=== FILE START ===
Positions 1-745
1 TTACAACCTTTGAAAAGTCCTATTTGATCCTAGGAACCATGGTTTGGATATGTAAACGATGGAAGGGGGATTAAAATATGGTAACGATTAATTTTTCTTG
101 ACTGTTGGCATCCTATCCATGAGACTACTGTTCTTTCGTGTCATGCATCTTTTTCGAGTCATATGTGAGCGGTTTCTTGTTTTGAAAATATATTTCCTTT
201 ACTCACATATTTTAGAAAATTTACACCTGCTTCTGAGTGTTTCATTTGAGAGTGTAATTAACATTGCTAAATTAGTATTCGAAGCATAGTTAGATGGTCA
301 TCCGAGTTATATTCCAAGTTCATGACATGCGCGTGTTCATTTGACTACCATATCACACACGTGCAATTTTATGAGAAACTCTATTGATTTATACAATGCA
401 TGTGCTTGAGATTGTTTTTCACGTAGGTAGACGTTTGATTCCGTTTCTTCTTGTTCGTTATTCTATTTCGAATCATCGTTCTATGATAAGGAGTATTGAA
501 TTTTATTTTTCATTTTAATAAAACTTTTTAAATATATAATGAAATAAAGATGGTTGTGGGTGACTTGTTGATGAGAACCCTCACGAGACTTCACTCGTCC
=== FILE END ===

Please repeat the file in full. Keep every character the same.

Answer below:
Positions 1-745
1 TTACAACCTTTGAAAAGTCCTATTTGATCCTAGGAACCATGGTTTGGATATGTAAACGATGGAAGGGGGATTAAAATATGGTAACGATTAATTTTTCTTG
101 ACTGTTGGCATCCTATCCATGAGACTACTGTTCTTTCGTGTCATGCATCTTTTTCGAGTCATATGTGAGCGGTTTCTTGTTTTGAAAATATATTTCCTTT
201 ACTCACATATTTTAGAAAATTTACACCTGCTTCTGAGTGTTTCATTTGAGAGTGTAATTAACATTGCTAAATTAGTATTCGAAGCATAGTTAGATGGTCA
301 TCCGAGTTATATTCCAAGTTCATGACATGCGCGTGTTCATTTGACTACCATATCACACACGTGCAATTTTATGAGAAACTCTATTGATTTATACAATGCA
401 TGTGCTTGAGATTGTTTTTCACGTAGGTAGACGTTTGATTCCGTTTCTTCTTGTTCGTTATTCTATTTCGAATCATCGTTCTATGATAAGGAGTATTGAA
501 TTTTATTTTTCATTTTAATAAAACTTTTTAAATATATAATGAAATAAAGATGGTTGTGGGTGACTTGTTGATGAGAACCCTCACGAGACTTCACTCGTCC